A Crisis Changes a Lot…Sometimes Even Mindsets

A crisis has a certain inherent quality about it, to bring out the best in people like nothing else. Time and again, people have united into a strange familial bond when calamities have struck us. Empathy and compassion which are usually nonexistent in our normal lives suddenly reappear; revived and resurgent running in every vein. And this is exactly what we, the Chennaites, witnessed in our hour of desperation. Every safe individual in his capacity has contributed and volunteered for the relief of his fellow citizens. Class, community, religion and such barriers drowned in the rising water. Only humanity floated. How I wish this sentiment to stay with us forever, long after we swim out of our deluge. This is the apparent, larger and overwhelming scenario of our calamity.
But unwittingly, this crisis gave me perspective on some smaller yet significant aspects of our day to day life. We Indians are spoilt by the relatively easy and cheap availability of domestic staff. It was only in their absence, that I realized the foibles of middle and upper middle class lifestyle and upbringing. While we wholly understood the staff’s catastrophic situation and leave, it meant that we were doing our own chores otherwise done by them. Doing these odd tidbits around the house, I realized that the biggest folly of our upbringing is that we believe with conviction that it is someone else’s responsibility to pick up after me.
A few instances will make it clear to you too. While I was loading the washing machine for the past couple of days, I found that several clothes would be inside out. The person loading the machine must then turn over other’s damp, dirty and sweaty clothes and if that’s dislikeable how about flipping over those sweaty and soiled socks as well. It’s not a very enjoyable task. Thinking about it, does it take any longer to take off the socks straight or flip over your own clothes before throwing it in the laundry bag?
Another instance that pinched me was about clearing our dishes. None of us regularly do our dishes in India, but of course in the absence of the staff we need to move our limbs more vigorously. Now there is always or mostly a small dustbin or clearing bin right next to the sink. But we are in such a haste to dump the dishes, one on top of the other, that all the leftover food just slides down, floats around in the sink and blocks the drain. And the person washing those dishes must put his hand and clean the muck. Wouldn’t it be so much cleaner and appreciated if we could just empty our plates in the dustbin and then deposit them in the sink? These things neither take effort nor time; it is just a matter of habit and a conscious consideration for others.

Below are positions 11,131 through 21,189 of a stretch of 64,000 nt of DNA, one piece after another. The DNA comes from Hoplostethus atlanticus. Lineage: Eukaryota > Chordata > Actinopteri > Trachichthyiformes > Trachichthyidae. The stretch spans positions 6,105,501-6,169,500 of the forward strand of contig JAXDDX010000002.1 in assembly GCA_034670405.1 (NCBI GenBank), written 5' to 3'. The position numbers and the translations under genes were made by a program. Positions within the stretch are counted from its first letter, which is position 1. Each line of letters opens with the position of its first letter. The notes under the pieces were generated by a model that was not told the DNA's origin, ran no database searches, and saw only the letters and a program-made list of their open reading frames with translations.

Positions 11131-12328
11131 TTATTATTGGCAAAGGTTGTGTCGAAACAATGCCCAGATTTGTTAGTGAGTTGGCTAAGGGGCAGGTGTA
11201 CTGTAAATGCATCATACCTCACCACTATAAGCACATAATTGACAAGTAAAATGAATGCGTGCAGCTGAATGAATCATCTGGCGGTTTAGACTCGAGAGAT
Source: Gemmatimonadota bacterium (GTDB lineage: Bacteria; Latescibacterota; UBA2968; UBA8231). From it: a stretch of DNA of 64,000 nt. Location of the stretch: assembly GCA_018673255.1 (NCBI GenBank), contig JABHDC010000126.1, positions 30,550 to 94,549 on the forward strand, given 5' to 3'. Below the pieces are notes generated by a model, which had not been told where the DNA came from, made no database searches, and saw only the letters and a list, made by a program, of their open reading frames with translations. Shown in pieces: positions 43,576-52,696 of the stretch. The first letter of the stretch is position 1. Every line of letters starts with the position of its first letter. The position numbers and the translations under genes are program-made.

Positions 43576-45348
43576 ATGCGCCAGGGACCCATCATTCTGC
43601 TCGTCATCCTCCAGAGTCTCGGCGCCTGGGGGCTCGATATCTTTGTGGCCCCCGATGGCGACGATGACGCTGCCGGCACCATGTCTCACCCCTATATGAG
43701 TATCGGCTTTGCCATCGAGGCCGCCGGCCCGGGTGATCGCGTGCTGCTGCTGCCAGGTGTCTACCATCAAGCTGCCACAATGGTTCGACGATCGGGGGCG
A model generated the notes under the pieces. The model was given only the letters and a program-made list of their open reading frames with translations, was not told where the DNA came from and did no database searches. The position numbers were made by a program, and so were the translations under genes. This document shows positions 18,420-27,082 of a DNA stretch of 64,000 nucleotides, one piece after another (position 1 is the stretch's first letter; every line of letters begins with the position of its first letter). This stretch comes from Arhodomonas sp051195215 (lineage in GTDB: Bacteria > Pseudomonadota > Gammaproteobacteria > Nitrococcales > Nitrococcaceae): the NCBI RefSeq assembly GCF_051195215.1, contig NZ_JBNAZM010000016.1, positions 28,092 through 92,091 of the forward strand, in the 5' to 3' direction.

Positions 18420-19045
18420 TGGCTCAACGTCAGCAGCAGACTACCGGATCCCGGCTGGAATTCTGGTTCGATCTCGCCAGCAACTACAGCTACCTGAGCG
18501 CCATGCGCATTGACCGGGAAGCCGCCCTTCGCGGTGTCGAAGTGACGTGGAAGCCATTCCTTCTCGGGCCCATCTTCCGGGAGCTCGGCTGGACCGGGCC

However, the bathroom cleaning chore left no doubt about our presumed rightful dependency on others to clean our filth. Day after day, all of us were using the bathroom as usual except that there was no one cleaning it. Two days later, it resembled some bathroom of a dingy highway lodge with dirty foot marks smeared on the floor, all fallen hair scattered around on the wet floor and more hair choking the drain completely.  When I found cleaning my own mess so disgusting, I am sure the maid doesn’t find it any better.
Finally, the one thing that will be unanimously agreed is that no matter how happily our kids may follow, “time to put your toys away” at school, it is never the same at home and it goes for all ages. My toddler daughter point blank refuses to put her toys in place because she knows too well that her babysitter is readily available to do it and if not her, mommy is always there. It is a very taken for granted outlook that we live by.
However, these experiences also made me realize that it is not out of aristocracy or imperialistic tendencies that we do what we do. It is out of sheer unconscious behavioral attitude that we consider others to rightfully clean our filth from inside and outside our houses. It is a deeply ingrained belief with ancient origins turned into a vicious habit. Our silver spoon upbringing and the same that we are providing to our kids is largely responsible for our thoughtlessness. I am of course not advocating doing away of domestic staff. It is neither possible nor practical. But just a tad conscious shift in our attitude can make the job much less repulsive for others who do it for us.
We are not taught to be irresponsible but where is the conscious lesson on personal responsibility as well? No wonder, “Swach Bharat Abhiyan” is still only an abhiyan (campaign) after a year and a half and will remain so for another 100 years in our country. No wonder, the nauseating Cooum’s (the hopelessly filthy river running across the Chennai city) water inundated our homes in the flood because it was chock-a- block with our very own garbage and unfortunately there’s nobody to clean that sort of scum. A mindset change that “I am responsible to clean my own mess” beginning with these small tasks at home will go a long way in changing the social and environmental face of our society.